The mazhuvadiyar is seen on the northern side niche. He is standing on a small platform above the pattika. Both the legs are in tirayachara. The head is decorated as jatabara with axe in the center and the right ear is adorned with patrakundala and the left ear is adorned with pootukundala. Neck is decked with stone studded charapalli and a beaded yajnopavita is worn in upavita style. Udarabanda, armlets, bangles and charapalli are the other ornaments worn by him. Except armlets all the other ornaments are stone studded. A small ring is shown in his right small finger. He is wearing a heavy dress floating below his knee. A tuft of the dress is gathered in the center and fastened with the waist belt. The belt running through the loop forms a bow in the center and hangs on the left thigh. The idaikattu is shown with its knot hanging on the left. The left hand is holding the idaikattu whereas the right hand is eulogizing the God. Both the dvarapalas resembles the dvarapalas of Kundrandarkoil.


Five rock cut steps leads us to the sanctum. The lowest step forms the chandrakal. The parapet walls are seen on either side with scroll at the ends. The sanctum is a cubical room with the rock cut linga in the center. The komukha of the linga is very small supported by a rampant lion.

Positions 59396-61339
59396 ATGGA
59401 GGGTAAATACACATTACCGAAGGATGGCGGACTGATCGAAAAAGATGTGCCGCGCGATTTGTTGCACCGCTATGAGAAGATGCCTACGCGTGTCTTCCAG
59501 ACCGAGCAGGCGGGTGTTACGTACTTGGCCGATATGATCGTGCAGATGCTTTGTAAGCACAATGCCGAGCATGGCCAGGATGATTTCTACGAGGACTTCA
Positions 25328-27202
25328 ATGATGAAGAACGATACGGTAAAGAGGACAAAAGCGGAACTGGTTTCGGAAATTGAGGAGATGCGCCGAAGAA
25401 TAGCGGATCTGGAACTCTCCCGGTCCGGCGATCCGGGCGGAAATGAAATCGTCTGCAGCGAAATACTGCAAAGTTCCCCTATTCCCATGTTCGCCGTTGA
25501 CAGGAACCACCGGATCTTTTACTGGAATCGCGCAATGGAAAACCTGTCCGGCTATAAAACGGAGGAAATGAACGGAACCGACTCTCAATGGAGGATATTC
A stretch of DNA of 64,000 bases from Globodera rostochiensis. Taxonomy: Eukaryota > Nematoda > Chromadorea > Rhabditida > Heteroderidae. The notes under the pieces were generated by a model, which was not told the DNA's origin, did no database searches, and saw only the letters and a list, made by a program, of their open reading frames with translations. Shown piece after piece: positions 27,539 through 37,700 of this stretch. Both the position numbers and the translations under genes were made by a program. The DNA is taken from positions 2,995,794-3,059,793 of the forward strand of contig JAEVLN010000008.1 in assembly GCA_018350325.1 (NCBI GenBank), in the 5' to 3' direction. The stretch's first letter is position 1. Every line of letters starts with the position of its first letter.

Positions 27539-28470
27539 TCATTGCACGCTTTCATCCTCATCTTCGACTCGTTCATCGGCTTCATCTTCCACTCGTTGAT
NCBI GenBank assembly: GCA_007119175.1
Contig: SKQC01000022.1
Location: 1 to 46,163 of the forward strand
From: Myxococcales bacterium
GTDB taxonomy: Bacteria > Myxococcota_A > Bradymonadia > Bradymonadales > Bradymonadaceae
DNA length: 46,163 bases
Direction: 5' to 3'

The unique thing to speak about this rockcut cave is the arrangement of the cave. The sanctum and the bas-relief sculpture occupying the lateral walls and the rear wall of the mandapa decorated as three niches. This style of arrangement is found in both the upper and the lower rock cut caves of Thiruchirappalli which belongs to the Pallava period. The earliest known authored inscription of this cave belongs to 13th century AD but the presence of the 'Parivadinida' inscription repulses the age of the cave further back. Hence on the basis of epigraphical and architectural style we can fix the age of the cave between the fourth quarter of the seventh century AD to the second quarter of the eighth century AD. Thus we can substantiate it as one of the earliest cave of Tamilnadu.
this is txt file
இப்படைப்பு குறித்த தங்கள் கருத்துக்கள் வரவேற்கப்படுகின்றன. கீழுள்ள படிவத்தில் தமிழிலோ ஆங்கிலத்திலோ பின்னூட்டமிடலாம். தமிழில் பின்னூட்டமிட ஏதேனும் ஒரு தமிழ்ச் செயலி பின்னணி செயல்பாட்டில் இருக்க வேண்டும்.